Fungi – Into The Void

Fungi – Into The Void

Fungi are a Mexican band who take the alt-metal sounds of the late ’90s and early ’00s, and add a progressive edge. I’m not a fan of either label, but for what it’s worth, the sound of Into the Void is somewhere between the music described as grunge and what came after (conveniently enough described as post-grunge), but with the prog dial turned up. I’m often reminded quite a bit of Headspace or A Perfect Circle, for example. The sound is lush and melodic, and full of far more variety than expected. The band’s use of dynamics is awesome, with several beautiful, almost ambient, passages that provide a real sense of soundscape amongst the heaviness. Not that Fungi ever get that heavy, mind you. There are some really chunky riffs, and the music is undeniably energetic and punchy, but anyone who shies away from anything called prog metal need have no fear here.

They begin powerfully with Third Eye. After a quiet introduction, the drums of Alejandro Quiroga pound in, Nacho Villarreal chimes in with one of the many catchy guitar hooks he throws about throughout the length of the album, and Guayo Arizpe shows his prowess as a singer. I love the sound of Roberto Cebrian‘s bass on this number, and how prominent it is in the mix – and again this is a feature through the album. It may just be my ears hearing what they want to hear, but I love the way the metal sound of Third Eye sounds as if it is very heavily influenced by traditional Mexican music (or at least, what I think of as traditional Mexican music, and I am well aware of my ignorance here). Like the final song (Genesis), Third Eye is a quite euphoric number, triumphantly bookending the album. And in-between are several delectable morsels. There is no bad trip with this Fungi. What I love is how much the band are able to put into a song, no matter its duration. Fungi pack more emotion and storytelling into the one-and-a-half minutes of Passenger III than many bands do over five minutes.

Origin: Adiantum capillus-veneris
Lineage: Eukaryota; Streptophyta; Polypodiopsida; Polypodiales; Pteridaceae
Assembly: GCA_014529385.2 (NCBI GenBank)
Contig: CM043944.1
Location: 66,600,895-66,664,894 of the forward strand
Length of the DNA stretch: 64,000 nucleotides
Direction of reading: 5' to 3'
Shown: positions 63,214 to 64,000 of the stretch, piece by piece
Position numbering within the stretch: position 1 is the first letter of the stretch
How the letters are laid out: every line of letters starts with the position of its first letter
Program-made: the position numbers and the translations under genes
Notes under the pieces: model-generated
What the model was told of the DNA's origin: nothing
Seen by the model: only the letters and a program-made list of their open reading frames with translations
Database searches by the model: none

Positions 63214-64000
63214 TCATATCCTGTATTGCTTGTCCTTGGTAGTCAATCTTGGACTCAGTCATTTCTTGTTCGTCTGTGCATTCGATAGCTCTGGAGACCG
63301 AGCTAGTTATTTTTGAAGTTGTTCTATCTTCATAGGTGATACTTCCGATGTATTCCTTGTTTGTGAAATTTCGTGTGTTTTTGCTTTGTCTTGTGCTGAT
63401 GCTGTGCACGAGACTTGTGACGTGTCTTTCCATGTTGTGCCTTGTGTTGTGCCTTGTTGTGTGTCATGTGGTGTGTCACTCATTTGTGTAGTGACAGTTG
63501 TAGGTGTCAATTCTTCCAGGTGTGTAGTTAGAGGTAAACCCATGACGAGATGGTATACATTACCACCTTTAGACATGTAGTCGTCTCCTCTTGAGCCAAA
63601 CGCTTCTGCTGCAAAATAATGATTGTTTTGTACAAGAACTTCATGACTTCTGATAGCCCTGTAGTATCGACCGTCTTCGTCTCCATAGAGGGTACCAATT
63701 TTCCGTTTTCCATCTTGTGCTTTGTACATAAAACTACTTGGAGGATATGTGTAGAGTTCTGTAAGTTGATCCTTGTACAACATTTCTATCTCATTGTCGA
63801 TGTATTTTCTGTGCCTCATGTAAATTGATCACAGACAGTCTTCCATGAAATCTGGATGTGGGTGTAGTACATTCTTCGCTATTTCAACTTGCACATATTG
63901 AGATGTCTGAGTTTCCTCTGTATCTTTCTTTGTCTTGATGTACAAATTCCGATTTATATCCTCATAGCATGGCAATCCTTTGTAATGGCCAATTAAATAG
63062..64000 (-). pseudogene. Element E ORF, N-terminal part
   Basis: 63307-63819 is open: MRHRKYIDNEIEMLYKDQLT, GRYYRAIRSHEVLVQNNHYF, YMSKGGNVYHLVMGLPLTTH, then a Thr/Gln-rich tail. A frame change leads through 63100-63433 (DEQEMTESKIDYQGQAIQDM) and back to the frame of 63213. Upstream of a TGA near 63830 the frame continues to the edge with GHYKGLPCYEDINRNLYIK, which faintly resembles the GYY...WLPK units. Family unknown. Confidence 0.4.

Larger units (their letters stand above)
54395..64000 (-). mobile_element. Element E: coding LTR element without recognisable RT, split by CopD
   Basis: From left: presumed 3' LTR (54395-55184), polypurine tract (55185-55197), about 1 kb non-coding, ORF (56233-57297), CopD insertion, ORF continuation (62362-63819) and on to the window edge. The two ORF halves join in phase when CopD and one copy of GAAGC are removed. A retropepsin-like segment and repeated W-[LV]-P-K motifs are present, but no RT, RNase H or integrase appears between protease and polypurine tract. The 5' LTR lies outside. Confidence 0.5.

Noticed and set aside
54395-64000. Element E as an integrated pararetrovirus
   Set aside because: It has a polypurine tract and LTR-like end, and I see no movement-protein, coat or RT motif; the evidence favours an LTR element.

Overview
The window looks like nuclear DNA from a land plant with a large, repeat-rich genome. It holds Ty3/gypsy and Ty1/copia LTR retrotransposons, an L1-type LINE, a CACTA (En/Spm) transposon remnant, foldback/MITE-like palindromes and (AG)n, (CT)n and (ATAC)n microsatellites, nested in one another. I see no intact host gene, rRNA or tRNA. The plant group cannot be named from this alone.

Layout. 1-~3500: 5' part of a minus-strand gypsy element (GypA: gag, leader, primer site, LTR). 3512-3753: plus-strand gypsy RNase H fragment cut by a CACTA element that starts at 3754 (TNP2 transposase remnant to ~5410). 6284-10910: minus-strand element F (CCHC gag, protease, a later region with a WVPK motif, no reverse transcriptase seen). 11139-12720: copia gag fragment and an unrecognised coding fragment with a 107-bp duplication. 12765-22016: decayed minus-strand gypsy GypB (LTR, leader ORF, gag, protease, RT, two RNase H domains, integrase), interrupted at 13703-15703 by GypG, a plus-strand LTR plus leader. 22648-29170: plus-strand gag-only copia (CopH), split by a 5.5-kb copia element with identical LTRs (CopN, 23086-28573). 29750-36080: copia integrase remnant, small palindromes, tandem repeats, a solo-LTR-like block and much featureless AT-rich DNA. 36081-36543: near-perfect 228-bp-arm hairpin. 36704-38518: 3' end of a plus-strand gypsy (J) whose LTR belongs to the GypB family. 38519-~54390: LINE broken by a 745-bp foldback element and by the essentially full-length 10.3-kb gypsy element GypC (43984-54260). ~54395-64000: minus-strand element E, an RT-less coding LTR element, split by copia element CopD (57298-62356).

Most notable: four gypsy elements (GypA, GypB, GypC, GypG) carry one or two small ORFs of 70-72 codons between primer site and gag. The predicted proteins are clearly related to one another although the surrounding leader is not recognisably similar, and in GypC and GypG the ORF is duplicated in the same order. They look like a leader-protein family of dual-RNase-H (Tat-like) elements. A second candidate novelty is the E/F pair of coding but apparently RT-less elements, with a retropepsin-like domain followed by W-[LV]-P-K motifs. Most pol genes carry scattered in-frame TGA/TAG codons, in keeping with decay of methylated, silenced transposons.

Though they never really sound like them, I often hear a lot of early Genesis in Fungi’s music, particularly in the more pastoral moments. After the almost Tool-like heavy opening of Parallels, there are some beautiful flute sounds. Elsewhere, such as the coda to the previously mentioned Third Eye, the sound of a piano is used to similar great effect. The band that Fungi remind me of the most, though, are Kiwi band Outside In – who I’m quite confident that Fungi will have never heard of. What’s more, I made that comparison before ever paying attention to the vocals. By which, I don’t mean how they sound, but what is being sung. When I began to listen to that, I was struck by how similar the concepts of Into the Void and Outside In’s Karmatrain seemed to be. Now, admittedly, these are my inferences only, as I received no indication when I received Into the Void that it was even a concept album, let alone what that concept might be. However, the way the album flows from one track to the next, like the River within, certainly indicates that this is an album designed to be listened to from one end to the other. (In which direction is another matter, but I’ll get to that soon enough.)